How to reclaim VAT on aids and appliances for persons with disabilities here and here.

Private Health Insurance Schemes

Some health insurance policies provide members with cover for a limited number of aids and appliances under their outpatient schemes. A list of approved appliances is available on request. A claim for the reimbursement (part or full) will be subject to a member’s outpatient excess. Medical certification is usually necessary. Contact your health insurance company’s customer services to check if a particular appliance is covered by your policy.

The main companies offering private health insurance in Ireland are:

Voluntary Health Insurance (VHI)

Irish Life Health

Laya Healthcare



Did you know that a Shopmobility scheme operates in 

  • Liffey Valley Shopping Centre in Clondalkin, 
  • Blanchardstown Shopping Centre in Dublin 15, 
  • Mahon Point Shopping Centre in Cork, 
  • Dundrum Town Centre in Dublin and Whitewater Shopping Centre in Newbridge, Co Kildare. 
This scheme enables anyone to get the loan of a manual wheelchair, a powered wheelchair or a powered scooter while shopping. It is a free service and helpful for anyone who finds shopping difficult. To avail of this service, you must have two pieces of identification with you including photo ID. It is advisable to ring beforehand, particularly coming up to a holiday period or a bank holiday weekend.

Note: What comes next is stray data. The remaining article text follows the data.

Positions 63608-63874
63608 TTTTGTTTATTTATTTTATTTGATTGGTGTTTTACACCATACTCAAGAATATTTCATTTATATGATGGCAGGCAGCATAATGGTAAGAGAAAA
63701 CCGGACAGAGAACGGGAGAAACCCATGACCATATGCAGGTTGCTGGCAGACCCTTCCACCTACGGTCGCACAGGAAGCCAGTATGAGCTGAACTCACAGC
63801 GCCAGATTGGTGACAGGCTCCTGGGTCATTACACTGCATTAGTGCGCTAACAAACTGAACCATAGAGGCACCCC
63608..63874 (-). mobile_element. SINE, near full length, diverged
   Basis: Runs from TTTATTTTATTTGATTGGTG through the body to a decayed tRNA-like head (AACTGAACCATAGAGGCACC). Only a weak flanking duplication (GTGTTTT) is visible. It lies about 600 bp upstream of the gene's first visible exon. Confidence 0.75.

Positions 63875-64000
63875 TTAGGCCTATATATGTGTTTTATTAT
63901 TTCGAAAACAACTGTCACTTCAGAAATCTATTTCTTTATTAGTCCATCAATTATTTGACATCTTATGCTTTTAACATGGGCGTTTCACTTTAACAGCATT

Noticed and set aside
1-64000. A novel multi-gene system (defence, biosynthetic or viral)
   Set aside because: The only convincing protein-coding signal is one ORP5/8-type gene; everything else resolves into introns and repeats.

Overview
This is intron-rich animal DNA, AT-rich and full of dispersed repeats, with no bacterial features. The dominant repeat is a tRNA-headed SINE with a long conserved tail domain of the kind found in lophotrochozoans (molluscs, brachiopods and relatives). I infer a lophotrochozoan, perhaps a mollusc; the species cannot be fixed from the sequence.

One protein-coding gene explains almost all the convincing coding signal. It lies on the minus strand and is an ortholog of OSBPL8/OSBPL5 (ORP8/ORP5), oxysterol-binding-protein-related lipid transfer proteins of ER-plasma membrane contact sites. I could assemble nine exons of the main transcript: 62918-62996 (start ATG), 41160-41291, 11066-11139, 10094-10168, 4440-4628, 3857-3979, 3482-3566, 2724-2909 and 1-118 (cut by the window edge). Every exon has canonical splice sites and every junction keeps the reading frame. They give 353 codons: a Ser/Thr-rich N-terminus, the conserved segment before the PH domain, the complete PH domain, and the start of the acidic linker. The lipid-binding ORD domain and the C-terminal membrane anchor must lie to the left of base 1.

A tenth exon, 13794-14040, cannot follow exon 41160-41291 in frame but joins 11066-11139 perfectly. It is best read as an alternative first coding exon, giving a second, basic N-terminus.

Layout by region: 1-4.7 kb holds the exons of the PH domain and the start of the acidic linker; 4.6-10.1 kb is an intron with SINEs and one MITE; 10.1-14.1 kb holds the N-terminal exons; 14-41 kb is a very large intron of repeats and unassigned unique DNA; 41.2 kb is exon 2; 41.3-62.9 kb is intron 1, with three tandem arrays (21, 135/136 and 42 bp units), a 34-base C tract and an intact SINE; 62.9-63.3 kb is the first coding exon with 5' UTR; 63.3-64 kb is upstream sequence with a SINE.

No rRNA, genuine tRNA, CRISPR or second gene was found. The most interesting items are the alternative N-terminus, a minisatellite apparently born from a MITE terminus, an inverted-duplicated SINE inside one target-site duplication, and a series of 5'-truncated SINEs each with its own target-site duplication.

Some other shopping centres also have manual wheelchairs that they loan out to customers. Contact Customer Services of the shopping centre to check on the availability of this service. More here

Further Information

 -  'Thinking Disabilities'
There is a broad amount of information available re mobility scooters etc on the internet, inparticular on the websites of suppliers and retailers. One supportive set up that are very good is Thinking Disabilities which has much more useful information, including useful contacts, e.g. The VAT Payments Section, The Wheelchair Association etc. Please go to title headings to see the choice of topics.

 - Am I entitled to a mobility aid/appliance free of charge? Answers from the Irish Wheelchair Association via the link here.

 - Assistive Technology - The Alzheimers Society of Ireland's booklet which I skimmed through has very good ideas re assistive technology that may include something useful for some people in the ME community, especially those with severe ME, see more here.

 The Disabled Living Foundation (UK) publishes factsheets on some of the equipment available to help with daily living. The factsheets provide advice on adapting your home and information on daily living equipment such as what to look for when choosing equipment. Some information may apply to UK only but there are lots of topics and ideas. Click on the foundation name above to access their web pages.

 - Claim for VAT Refund - Value-Added Tax (VAT) charged and paid within the Republic of Ireland may be reclaimed on certain aids and appliances used by persons with disabilities. More here and here.

 -  Find a Private Occupational TherapistIrish Association of Occupational Therapists

 -  Find a Private Physiotherapist – Irish Society of Chartered Physiotherapists

 - Information on Hoists & Slings for Lifting People with Disabilities - here